Thanks,

    Bobby

  2. #2
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    You should not anticipate that any reclassification will cure your arrearage - if I were you I would resolve the arrearage and, if later reclassified, file amended returns to seek the refund owed. If you believe you are an employee, you should consider filing a wage and hours claim with your state's department of labor, which will likely investigate the issue. You also may wish to consult a plaintiff-side labor lawyer - being misclassified as an independent contractor while being required to work far more hours than can be imposed by law sounds like a potential basis for a lawsuit.

  3. #3
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    Default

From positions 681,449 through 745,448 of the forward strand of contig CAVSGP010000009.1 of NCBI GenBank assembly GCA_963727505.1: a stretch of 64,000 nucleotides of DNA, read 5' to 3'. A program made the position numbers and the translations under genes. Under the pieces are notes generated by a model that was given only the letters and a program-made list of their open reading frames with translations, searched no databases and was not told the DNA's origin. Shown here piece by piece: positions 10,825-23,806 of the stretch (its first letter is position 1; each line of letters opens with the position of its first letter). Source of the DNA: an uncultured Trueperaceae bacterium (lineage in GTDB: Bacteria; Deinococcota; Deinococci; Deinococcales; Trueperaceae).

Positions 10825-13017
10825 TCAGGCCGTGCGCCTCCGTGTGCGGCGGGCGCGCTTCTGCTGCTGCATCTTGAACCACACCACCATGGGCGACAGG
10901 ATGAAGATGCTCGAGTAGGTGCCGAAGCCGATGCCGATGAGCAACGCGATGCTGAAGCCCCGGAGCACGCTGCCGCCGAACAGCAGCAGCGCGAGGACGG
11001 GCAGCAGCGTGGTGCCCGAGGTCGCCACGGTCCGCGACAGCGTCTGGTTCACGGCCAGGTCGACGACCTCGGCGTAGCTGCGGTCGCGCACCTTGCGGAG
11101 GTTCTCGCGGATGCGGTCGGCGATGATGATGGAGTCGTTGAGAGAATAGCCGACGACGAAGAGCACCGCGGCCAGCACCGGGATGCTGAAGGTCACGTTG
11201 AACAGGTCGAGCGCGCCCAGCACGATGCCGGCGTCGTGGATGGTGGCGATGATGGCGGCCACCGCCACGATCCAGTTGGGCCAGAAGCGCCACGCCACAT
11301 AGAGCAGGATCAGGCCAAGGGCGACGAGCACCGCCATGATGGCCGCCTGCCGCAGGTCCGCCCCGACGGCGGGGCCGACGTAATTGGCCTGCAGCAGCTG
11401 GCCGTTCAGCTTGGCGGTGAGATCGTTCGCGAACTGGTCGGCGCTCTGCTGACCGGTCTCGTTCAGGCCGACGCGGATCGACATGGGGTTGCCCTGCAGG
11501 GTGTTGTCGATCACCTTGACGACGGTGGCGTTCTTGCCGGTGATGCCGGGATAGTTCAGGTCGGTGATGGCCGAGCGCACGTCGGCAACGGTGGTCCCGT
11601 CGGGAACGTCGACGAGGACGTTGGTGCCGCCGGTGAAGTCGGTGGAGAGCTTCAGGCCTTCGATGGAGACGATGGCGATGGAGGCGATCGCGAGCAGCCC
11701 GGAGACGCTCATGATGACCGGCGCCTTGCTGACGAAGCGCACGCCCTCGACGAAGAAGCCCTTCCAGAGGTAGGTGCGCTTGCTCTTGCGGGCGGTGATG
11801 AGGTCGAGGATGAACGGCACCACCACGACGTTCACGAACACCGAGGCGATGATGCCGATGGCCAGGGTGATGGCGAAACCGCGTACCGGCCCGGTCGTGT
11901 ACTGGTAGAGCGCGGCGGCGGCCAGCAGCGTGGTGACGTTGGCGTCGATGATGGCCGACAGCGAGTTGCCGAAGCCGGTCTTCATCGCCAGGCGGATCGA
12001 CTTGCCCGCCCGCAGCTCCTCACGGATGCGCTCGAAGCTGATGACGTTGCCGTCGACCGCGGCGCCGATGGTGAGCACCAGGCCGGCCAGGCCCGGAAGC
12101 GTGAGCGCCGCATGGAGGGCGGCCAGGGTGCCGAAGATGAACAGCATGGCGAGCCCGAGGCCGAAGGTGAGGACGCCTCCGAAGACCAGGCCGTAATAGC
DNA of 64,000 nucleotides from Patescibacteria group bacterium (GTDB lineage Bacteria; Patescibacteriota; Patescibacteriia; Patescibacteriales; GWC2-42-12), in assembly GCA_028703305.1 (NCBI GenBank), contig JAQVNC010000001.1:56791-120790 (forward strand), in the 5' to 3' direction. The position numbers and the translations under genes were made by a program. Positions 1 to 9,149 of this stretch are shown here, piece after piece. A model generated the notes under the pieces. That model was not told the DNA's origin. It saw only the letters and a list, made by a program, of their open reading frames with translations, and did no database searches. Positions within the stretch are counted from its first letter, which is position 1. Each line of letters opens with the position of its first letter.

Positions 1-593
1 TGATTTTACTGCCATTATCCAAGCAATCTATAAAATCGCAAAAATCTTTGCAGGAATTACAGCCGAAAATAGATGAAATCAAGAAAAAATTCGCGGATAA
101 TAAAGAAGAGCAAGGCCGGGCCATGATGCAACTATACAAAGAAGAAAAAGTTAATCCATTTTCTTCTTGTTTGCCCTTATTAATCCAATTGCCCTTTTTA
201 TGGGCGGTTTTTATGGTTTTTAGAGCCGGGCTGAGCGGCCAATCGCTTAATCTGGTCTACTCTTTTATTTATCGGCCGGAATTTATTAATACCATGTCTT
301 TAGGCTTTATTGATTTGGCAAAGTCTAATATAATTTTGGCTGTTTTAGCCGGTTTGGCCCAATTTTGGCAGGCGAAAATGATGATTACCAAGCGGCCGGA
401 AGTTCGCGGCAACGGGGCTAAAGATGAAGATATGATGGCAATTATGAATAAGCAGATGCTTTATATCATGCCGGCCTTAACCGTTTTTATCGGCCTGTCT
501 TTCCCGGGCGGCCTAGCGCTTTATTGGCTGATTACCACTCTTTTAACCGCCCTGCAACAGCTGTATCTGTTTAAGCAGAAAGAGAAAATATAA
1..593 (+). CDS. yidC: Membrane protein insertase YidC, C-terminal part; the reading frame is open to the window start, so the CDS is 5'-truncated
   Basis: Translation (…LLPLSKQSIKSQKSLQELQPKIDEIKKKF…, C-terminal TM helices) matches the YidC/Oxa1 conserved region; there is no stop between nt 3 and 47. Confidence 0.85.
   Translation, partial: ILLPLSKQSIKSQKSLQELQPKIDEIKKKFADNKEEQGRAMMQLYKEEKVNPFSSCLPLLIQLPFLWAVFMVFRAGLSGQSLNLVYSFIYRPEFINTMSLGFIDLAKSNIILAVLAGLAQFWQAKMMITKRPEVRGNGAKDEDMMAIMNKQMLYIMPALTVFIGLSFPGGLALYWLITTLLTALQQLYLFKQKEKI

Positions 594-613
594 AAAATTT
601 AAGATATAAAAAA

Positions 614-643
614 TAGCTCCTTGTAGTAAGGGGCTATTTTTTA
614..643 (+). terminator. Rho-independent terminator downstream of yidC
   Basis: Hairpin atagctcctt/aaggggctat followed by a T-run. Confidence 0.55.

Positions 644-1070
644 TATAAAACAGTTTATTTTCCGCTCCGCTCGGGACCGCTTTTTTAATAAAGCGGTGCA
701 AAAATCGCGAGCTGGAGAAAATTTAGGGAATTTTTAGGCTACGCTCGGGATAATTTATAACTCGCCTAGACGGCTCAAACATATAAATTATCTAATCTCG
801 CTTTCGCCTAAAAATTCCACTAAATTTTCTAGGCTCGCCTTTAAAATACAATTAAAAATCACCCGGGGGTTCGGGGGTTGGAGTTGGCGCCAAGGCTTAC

Mr. Knowitall,

    Thanks for the advice. I've filed an installment agreement request. So I'm working on the tax debt.

    A couple of years ago, I did seek a labor/contract lawyer to pursue a breech of contract suit. He looked into the issue about the number of hours this employer was making me work and found that there is one exception to the law--the computer industry. There is no set limit on hours there. Technically, I worked for a web company and created content for their website, and so it fell under this category.

    Amazingly, this lawyer never brought up this Independent Contractor vs. Employee issue.

    I never pursued the breech of contract suit out of fear that it would cost me more than I'd win and there was a question as to collectibility. :-)

    Thanks again,

    Bob

  4. #4
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    Quote Quoting bobby623